As July comes to a close, what started as a dry spring across most of Alberta has turned into a very wet summer in the majority of areas, with many challenges in trying to put up feed. The Alberta Angus Association Hall of Fame Awards Banquet, held June 13th in Crossfield, was a very successful and well attended event. We had three very deserving inductees enter our AAA Hall of Fame. SSS Red Angus and Cudlobe Angus were inducted as “Contemporary

Breeders”, while Mike and Ella May Rodgers were inducted as “Breed Builders”. Congratulations to all of our honorees. Although this is a slow time of year for our Association, we are busy getting ready for the fall. The first Alberta Gold Show of 2010 will be held Oct 2nd in Olds, as part of the inaugural Olds Fall Classic Show, which will run from Oct 1st to 3rd. The Fall Classic should be an exciting new event this year, with all of the Breed Champions qualifying for the RBC Challenge at Agribition. The second Alberta Gold Show, and also the National Angus Show, will be held this November at Farmfair International. Please watch the AAA website, as well as the Olds AG Society and Farmfair websites, for entry information on the upcoming Alberta Gold Shows. This fall will also see the continuation of the Auction Market Steak Fry’s, held in conjunction with Angus Tagged Calf sales, taking place across Alberta. These steak fry’s are put on by the Southern Alberta Angus Club in the South, and the AAA in the North and Central Regions. If there are any breeders

interested in volunteering or sponsoring, or if you would like information on where and when the steak fry’s will take place, please go to the AAA website, or contact an AAA or SAAC Board Member. After attending the CAA Annual Meeting in Halifax, I would like to thank and congratulate the Maritime Angus Association, and specifically Betty Lou Scott, for the wonderful job they did of hosting the Annual Meeting. We had a great time in Halifax. Congratulations also go out to our new CAA President Kirk Wildman. It is also with sadness that I write this report, as Dick Turner passed away just this morning. Dick is a member of the Alberta Angus Hall of Fame, and is one of the true legends of our breed in Canada. Our condolences go out to Dick’s wife Shirley and their family, he will truly be missed. Colton Hamilto President Alberta Angus Association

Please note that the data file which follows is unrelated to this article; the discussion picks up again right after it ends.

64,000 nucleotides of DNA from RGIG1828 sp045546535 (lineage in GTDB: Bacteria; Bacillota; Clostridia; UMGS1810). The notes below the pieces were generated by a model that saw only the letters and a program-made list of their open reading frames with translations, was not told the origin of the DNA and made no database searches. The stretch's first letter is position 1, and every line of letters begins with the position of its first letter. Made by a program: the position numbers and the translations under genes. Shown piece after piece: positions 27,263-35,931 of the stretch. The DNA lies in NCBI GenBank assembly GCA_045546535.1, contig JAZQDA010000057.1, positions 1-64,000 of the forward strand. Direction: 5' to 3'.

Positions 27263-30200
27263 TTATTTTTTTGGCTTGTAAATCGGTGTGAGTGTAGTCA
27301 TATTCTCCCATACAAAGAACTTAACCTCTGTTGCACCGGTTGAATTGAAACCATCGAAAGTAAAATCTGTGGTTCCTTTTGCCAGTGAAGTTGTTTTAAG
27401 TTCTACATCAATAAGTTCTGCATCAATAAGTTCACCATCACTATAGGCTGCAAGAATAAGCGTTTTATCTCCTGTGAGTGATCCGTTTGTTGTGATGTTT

Saskatchewan Angus Association Message

Hello from Saskatchewan, the province that seems to be making all the weather news. From rain and wind to hail it definitely has been a very interesting summer so far. With reports of record hay crops